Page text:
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election. >> yeah. >> so, i mean, who knows what donald trump -- if donald trump big-footed united technologies and said you do this or you're not going to get defense contracts, that's not a very good precedent. we don't want our president big footing companies around the country getting them to do what he wants them to do. >> but for the thousand people, i'm sure they are very happy. >> i'm sure they are. >> but not a lot of people are jumping up and down. it's interesting that this is happening. here's the carrier announcement. salena, this is for you. >> the early indications are that this is good news and obviously we welcome that good news. i know the president-elect has indicated that he deserves credit for that announcement ee if eegs successful doihe's succ that 804 more times, while president obama was in office.
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>> so salena, is that accurate, despite the rhetoric on the campaign trail? >> i've been to these communities across the country. yes, the economy is doing well but it is not doing well in those -- especially in those rustbelt areas of indiana, ohio, wisconsin, michigan. yes, this -- the obama administration's economy is creating new jobs. what is not creating jobs that have the same sort of salary and/or benefits that they were used to. so sometimes people have to have two jobs to be able to meet what they used to have. >> the obama administration is citing 804 manufacturing skrjob >> well, out there people don't feel that resurgence in the
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economy. maybe these jobs, these manufacturing jobs are in smaller, technologically based and the wages are not as high and they are not located in the same areas. they are located near larger cities where technology is king. >> the real problem here is evolution of jobs and automation. because many of these jobs are not coming back because of automation, not necessarily that people are taking jobs and going somewhere else. it's that the jobs don't exist anymore and i don't think -- i don't know if any of the candidates, either or both, were not honest enough with those workers to tell them the truth about that. >> i think that's an excellent point. >> yeah. >> and obviously one of the big messages of this election was that there are people out there who are hurting and their
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message was not being received in washington. >> yeah. >> and they put a lot of faith in donald trump. and today he had a victory at carrier. the question is, can he do it 805 times more? can he do it for jobs that aren't ever coming back because, you know, now we're a facebook economy or google economy which can have a huge market value with -- >> that was the case with the coal jobs. if you were building an iphone plant, yes, there would be ton of jobs. but as far as the coal industry, you know -- >> well, you know, i've been talking to people at m.i.t., scientists at m.i.t. and there is new technologies coming out related to coal where they paint coal on shingles and asphalt and use that conductivity power of coal to actually conduct electricity. and that might be a whole new opportunity for the coal industry. >> that's a new industry, right? >> a whole new industry. but nobody is really talking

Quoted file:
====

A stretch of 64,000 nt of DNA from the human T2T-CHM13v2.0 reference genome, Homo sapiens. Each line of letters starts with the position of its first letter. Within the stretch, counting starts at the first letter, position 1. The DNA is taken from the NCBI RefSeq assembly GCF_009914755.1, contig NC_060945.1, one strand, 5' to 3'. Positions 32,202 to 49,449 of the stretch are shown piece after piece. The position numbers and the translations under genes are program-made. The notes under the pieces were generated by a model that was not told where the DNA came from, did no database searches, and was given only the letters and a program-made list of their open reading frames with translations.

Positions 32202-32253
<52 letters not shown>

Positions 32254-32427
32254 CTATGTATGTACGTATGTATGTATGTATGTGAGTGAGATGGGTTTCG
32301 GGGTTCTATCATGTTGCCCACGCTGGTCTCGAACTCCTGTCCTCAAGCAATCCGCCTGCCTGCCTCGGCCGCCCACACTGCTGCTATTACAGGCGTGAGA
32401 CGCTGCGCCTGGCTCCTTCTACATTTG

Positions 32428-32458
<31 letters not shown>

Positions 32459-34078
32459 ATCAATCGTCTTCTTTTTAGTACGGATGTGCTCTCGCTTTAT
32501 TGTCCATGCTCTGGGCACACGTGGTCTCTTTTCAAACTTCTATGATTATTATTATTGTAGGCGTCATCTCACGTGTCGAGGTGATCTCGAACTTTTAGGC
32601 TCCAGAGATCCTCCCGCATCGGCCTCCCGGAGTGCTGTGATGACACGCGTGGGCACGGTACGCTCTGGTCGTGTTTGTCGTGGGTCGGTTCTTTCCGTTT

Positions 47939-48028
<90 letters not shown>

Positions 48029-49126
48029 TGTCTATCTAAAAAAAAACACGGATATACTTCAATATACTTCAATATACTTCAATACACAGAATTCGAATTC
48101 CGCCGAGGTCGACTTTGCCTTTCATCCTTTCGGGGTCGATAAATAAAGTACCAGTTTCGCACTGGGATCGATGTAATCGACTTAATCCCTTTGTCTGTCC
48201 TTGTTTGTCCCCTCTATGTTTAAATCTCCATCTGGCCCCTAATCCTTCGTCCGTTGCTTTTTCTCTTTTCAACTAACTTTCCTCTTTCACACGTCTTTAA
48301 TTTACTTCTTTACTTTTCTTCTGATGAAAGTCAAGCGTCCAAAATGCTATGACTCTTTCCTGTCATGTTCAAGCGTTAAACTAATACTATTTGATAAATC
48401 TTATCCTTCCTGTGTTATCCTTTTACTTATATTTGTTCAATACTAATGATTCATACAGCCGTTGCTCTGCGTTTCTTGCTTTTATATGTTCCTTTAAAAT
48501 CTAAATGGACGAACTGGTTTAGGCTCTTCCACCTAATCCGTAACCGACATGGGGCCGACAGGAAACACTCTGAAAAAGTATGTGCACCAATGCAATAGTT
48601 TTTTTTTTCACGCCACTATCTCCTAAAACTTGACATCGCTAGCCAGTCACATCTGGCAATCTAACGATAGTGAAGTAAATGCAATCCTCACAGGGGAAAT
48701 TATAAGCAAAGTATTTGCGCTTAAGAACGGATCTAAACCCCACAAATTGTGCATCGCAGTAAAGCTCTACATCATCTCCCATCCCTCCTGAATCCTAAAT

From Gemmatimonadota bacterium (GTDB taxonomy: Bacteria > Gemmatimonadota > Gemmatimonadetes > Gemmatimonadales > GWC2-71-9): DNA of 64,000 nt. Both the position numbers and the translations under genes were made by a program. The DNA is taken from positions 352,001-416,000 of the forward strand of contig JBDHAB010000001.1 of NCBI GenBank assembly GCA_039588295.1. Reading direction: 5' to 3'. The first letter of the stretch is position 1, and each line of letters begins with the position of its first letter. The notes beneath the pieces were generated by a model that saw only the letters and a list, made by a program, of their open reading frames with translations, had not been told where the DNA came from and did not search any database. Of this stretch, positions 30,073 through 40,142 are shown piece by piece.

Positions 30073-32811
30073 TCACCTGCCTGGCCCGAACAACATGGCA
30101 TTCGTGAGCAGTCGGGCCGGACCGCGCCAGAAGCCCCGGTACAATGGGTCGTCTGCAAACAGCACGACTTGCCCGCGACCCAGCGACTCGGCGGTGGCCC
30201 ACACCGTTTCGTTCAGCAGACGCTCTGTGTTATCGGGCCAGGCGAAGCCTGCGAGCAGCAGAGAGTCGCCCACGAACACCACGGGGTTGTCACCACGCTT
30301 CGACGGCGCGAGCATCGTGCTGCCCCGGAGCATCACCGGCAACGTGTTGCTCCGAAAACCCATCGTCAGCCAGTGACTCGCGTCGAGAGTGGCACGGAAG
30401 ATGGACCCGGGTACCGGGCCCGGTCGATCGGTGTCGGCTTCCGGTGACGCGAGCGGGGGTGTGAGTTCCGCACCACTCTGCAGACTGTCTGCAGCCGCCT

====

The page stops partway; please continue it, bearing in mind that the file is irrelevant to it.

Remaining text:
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donald trump says he'll announce his plan to leave his business behind in a news conference on december 15th but will he do what every other president has done for the last four decades and put his finances behind a firewall? back with me now, william cohen and saleno zito. here's what donald trump said. i'll be holding a major news conference in new york city with my children on december 15 to discuss the fact that i'll be leaving my great business in total in order to fully focus on running the country in order to make america great again. while i am not mandated to do this under the law, i feel it is visually important as president to in no way have a conflict of interest with my various businesses. and he says visually important. >> visually important is the key here. absolutely. i mean, he's been cabookie
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theatering this for three weeks and even before the campaign he said he would turn it into a blind trust for his children. of course, it won't be a blind trust if it's run by his children and now he's three weeks into this saying i'm going to turn it over and walk away. you don't walk away from a business unless you sell it and turn it into cash and then take that cash and give it to an independent trustee, not to your children, give it to an independent trustee, put it into a so-called blind trust. that is -- >> will that ever happen? >> no. that is not going to happen in donald trump's case. by the way, he's right. in his tweet, i'm not mandated to do it so he's not going to do it. one thing about donald, he knows what the law is and what the tax laws are and he will do whatever the law says. >> is that the right thing to do because he's not mandated to do it? >> no, he's setting himself up